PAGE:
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NCLEX Review on Hepatitis

Today we will be talking about one of the most common diseases that you might encounter in the NCLEX which is that of Hepatitis.

Hepatitis is inflammation of the liver tissue its as plain and simple as that
And believe it or not a good portion of the people who has the less severe type of hepatitis will show no symptoms whereas others develop the some of the more common symptoms such as yellow discoloration of the skin and eyes, which what we call jaundice
and this is due to the liver not being able to breakdown and get rid of Bilirubin which as a a yellow pigment that is formed when our bodies breakdown our red blood cells in the liver.

now also other most common symptoms can include:
poor appetite, vomiting, tiredness, abdominal pain, and diarrhea.

Now as we all know Hepatitis may be temporary (acute) or long term (chronic) depending on whether it lasts for less than or more than six months.

Acute hepatitis can sometimes resolve on its own, or progress chronic hepatitis, or if not treated can lead to acute liver failure.

Over time the chronic form may progress to scarring of the liver, liver failure, or liver cancer.

 

CLASSIFICATIONS of Hepatitis Virus and its way of TRANSMISSION:

Now there are actually 5 types which are hepatitis a b c d and e
but on this quick review we will only be looking at the first three.

(If we look at the transmission: HEPATITIS B AND C are the only ones transmitted through blood and sexual contact).

Hepatitis A (transmitted through oral/fecal/water route)
Hepatitis B (transmitted through blood/drug use/sexual contact/childbirth)
Hepatitis C (transmitted through blood/drug use/sexual contact/childbirth)

 

HEPATITIS A

– Incubation period usually lasts from 15-45 days.
– Transmitted primarily through fecal/ oral route.
– Prevention includes sanitation and handwashing.
– There is a vaccine available for Hepatitis A.
– Prevention against Hepatitis A includes:

PROPER HANDWASHING
AVOIDANCE OF CONTAMINATED FOOD AND WATER
RECIEVING THE HAV VACCINE

 

HEPATITIS B
– transmitted through blood to blood contact sexual contact or drug use (needles, razors).

– There is a vaccine available for Hepatitis B.

 

 

HEPATITIS C

– Hepatitis C is transmitted through blood to blood contact sexual contact or drug use (needles, razors)

– The patient can be asymptomatic and others are only diagnosed once abnormality is detected in the liver enzymes.

SYMPTOMS OF ACUTE HEPATITIS C

FEVER
FATIGUE
LOSS OF APPETITE
NAUSEA
VOMITING
ABDOMINAL PAIN
DARK URINE
CLAY-COLORED BOWEL MOVEMENTS
JAUNDICE (YELLOW COLOR IN THE SKIN OR EYES)
SOME OF THESE SYMPTOMS CAN ALSO BE PRESENT ON OTHER CLASSIFICATIONS OF HEPATITIS* .

NCLEX Review on Hepatitis

HEPATITIS B AND HEPATITIS C is connected with cirrhosis and liver cancer.

ENZYME-LINKED IMMUNOSORBENT ASSAY (ELISA) is the initial screening test for clients suspected of infected of the Hepatitis C (HCV) Virus.
LIVER BIOPSY can also be used to confirm the diagnosis of Hepatitis.
Treatment most often used for Hepatitis C is a combination of two medicines, INTERFERON AND RIBAVIRIN.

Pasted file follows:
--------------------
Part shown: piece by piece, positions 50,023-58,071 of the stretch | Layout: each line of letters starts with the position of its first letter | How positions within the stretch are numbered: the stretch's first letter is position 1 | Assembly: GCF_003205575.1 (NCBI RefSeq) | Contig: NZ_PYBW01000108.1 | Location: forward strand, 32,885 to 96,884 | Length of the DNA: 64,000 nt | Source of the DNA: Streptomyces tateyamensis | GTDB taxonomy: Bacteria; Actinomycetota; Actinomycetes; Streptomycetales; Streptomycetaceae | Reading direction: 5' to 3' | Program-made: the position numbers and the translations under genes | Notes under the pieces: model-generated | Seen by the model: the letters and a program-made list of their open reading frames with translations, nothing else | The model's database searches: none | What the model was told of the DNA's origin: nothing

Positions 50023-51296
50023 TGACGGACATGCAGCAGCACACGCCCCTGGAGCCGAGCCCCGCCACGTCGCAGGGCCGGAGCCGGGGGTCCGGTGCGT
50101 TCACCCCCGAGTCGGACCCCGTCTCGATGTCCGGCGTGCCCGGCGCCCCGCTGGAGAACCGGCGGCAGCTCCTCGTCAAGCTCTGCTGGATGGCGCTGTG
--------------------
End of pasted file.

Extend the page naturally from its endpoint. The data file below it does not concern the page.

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nclex review hamatological system

Hematological System

Hey guys today I want to go over the Hematological disorders that we will most likely encounter in your NCLEX exam.  So First lets go over a quick overview of the hematological system.  Now we all know that The Hematologic system is mainly composed of just the blood and plasma (So on the basic level the  components of the hematological system is just blood and plasma).  Lets look at the blood and the essential values that we need to know for the NCLEX.  The BLOOD is composed of several primary components

RBC (RED BLOOD CELLS/ERYTHROCYTES)
WBC (WHITE BLOOD CELLS/ Leuokocytes)
PLATELETS (THROMBOCYTES)

Lets look at the important blood values that we need to really know for the nclex.

CBC (COMPLETE BLOOD COUNT)

RBC’S= 4.2-6.2 million cells per microliter
HGB= 11.5- 17.5 Grams per deciliter
HCT= 36%- 52%

So again its very important to know our blood values by heart for the nclex.  And its very essential that we know our values to determine if its normal or abnormal so we can further assess our patients’ condition.   We can ask ourselves what can be the reasons for the High and Low Values of these components.  First lets analyze the red blood cells or rbc’s.   If we have a patient with cancer or Polycythemia Vera which is a bone marrow disease that leads to an abnormal increase in the number of blood cells (primarily red blood cells) of our patient, then the values of our patient’s red blood cell will obviously increase.
Now on the opposite side, what condition do you think tends to bring the red blood cell to be lower than normal: obviously anemia would come in mind.  Now lets look at our white blood cells or our WBC values.  The most common causes of increase of our WBC which we are all very familiar with is Infections.  So why is that , well as we all know our WBC or leukocytes is a vital part of the immune system that basically helps our bodies fight off any infection. So during an infection, our body physiologically will circulate more WBC’s in the blood and transport it to the area where an infection has developed